I wasn’t allowed to control when I “lost my virginity,” but I am allowed to decide that not a single sexual encounter of my past matters to me anymore.

For the first time in my life, as a girl, as a woman, educator, activist, ally, friend, sister, daughter, and every other word that means “human that doesn’t have a penis at birth,” I get to say that my body, mind, and soul, are mine, and mine alone, and I do NOT have to share them with any other living (or not living) creature in any universe, world, or dimension.

This is MY body, and the ONLY person who gets to decide what gets inserted inside of this body, is the person named Devon J Hall, aka ME, so to all of the people who read this post, who want to tell me that I am wrong, I ask you to consider this:

Who gets to decide who you share your body with? Who gets to decide whether or not you pick up a drink when you know you shouldn’t? Who gets to decide what food you consume? Who knows the body YOU were born into, better than you do?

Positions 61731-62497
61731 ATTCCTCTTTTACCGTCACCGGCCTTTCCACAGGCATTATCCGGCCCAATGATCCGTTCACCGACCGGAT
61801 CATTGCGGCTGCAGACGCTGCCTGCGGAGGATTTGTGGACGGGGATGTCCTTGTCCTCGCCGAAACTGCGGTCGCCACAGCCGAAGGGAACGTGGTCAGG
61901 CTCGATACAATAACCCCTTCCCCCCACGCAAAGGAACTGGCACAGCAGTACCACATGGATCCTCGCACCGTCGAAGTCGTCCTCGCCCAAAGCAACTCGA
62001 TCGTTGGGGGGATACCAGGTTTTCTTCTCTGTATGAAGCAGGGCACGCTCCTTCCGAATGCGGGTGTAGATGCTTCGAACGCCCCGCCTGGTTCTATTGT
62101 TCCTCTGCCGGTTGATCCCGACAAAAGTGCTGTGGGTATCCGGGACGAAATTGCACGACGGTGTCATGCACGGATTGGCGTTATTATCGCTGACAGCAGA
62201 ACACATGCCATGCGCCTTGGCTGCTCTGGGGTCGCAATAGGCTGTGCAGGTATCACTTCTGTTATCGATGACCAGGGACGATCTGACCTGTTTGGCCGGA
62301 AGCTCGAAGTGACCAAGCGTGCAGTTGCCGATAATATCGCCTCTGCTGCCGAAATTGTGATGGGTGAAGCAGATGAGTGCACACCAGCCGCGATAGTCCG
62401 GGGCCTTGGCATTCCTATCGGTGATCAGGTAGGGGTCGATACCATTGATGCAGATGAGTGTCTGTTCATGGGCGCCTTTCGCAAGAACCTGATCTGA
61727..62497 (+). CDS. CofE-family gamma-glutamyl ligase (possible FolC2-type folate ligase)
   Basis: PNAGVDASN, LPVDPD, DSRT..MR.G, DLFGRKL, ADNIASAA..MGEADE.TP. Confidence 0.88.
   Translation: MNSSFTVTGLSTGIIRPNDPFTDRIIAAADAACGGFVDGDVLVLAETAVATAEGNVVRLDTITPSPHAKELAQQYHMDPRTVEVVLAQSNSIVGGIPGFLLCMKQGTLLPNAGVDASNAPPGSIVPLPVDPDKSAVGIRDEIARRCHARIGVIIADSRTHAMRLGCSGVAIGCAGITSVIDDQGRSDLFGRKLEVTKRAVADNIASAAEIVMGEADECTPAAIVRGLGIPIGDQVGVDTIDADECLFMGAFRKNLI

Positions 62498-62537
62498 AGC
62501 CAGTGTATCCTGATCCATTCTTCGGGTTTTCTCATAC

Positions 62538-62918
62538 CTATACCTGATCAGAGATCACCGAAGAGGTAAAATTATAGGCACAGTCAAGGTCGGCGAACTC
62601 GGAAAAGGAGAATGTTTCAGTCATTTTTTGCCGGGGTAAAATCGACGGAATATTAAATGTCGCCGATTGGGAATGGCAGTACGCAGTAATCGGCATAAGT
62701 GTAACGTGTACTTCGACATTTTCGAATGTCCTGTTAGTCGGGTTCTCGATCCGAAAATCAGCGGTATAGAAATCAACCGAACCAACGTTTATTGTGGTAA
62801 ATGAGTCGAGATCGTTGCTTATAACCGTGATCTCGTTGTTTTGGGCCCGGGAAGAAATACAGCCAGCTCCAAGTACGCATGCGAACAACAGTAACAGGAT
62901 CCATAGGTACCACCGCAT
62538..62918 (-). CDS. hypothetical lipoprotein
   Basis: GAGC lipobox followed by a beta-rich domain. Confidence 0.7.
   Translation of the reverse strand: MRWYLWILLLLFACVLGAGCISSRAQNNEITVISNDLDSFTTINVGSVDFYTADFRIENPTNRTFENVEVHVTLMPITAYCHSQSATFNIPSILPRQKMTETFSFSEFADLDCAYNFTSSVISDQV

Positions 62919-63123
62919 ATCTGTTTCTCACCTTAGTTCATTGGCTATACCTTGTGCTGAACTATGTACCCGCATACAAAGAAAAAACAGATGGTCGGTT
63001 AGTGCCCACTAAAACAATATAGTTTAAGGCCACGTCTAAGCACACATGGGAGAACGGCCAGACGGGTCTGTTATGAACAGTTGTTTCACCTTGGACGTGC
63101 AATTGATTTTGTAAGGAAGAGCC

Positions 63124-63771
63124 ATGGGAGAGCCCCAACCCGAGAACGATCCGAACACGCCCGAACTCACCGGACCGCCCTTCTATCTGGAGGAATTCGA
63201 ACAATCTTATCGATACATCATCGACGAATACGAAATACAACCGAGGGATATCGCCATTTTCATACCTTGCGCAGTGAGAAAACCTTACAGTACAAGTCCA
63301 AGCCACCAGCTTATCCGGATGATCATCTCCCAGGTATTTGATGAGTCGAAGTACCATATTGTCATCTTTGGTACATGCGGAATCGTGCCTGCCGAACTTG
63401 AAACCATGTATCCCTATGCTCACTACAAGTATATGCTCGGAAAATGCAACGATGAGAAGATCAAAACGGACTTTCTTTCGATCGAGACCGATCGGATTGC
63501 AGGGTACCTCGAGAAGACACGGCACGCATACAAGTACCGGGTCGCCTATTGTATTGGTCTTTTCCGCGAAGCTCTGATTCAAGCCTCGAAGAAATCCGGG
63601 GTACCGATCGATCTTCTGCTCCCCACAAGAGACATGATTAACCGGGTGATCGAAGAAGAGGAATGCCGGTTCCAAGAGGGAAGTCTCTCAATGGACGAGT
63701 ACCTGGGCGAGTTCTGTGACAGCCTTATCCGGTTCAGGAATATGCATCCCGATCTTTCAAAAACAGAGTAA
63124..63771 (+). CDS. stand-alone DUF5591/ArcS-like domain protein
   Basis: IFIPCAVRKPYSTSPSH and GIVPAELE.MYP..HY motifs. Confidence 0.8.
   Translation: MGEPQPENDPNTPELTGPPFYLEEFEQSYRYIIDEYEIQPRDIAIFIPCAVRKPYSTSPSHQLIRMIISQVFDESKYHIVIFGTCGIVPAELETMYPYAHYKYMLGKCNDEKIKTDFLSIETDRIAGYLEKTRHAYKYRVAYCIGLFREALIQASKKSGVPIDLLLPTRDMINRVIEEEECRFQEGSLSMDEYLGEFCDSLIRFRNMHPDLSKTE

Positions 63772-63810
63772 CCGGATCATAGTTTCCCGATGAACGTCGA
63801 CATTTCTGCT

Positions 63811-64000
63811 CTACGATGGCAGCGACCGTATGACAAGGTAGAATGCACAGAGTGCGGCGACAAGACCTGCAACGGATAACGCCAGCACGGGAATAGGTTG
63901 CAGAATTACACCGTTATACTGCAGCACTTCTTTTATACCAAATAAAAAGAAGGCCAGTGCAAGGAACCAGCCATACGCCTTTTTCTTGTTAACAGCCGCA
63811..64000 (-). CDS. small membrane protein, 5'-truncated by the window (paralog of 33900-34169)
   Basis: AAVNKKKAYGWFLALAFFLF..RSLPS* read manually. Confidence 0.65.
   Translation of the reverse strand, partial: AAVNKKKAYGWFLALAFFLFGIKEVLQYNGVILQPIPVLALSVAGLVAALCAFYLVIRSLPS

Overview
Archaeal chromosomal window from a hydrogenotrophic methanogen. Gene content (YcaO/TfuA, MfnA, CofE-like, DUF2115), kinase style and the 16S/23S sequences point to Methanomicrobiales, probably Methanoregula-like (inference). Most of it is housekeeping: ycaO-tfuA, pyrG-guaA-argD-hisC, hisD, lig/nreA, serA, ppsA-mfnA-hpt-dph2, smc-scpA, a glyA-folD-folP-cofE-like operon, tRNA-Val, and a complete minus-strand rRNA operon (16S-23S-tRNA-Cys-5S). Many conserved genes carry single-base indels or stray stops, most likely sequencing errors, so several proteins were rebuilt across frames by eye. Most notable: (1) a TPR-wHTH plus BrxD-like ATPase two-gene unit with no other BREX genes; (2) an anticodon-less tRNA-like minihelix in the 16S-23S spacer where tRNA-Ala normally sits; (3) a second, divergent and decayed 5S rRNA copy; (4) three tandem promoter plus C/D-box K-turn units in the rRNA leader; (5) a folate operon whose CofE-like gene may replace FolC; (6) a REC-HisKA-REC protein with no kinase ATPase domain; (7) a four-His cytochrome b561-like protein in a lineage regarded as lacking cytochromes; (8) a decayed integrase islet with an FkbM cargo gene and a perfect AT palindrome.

Some days I feel like I have joined the “cult of Cannabis,” if I am being honest, but the truth of it is that my addiction was hiding my pain through lies, because it was simply easier than telling the truth, because I honestly believed that MY truth, was too unbelievable to believe.

Cannabis helped me tell all the lies that I needed to, to myself, and to others, while in private I could sort out the truth, in an attempt to find the closer I thought I needed.

Answering the door to those three beautiful little Black Angels, taught me that I am officially done with my past. It was a sign from the teachers that came before, that I am where “I” am meant to be.

That means that for the last few years I’ve been avoiding the people of my past because I didn’t want to face their judgement, or the shame they would try to dump on me, for not doing things the way THEY were doing things.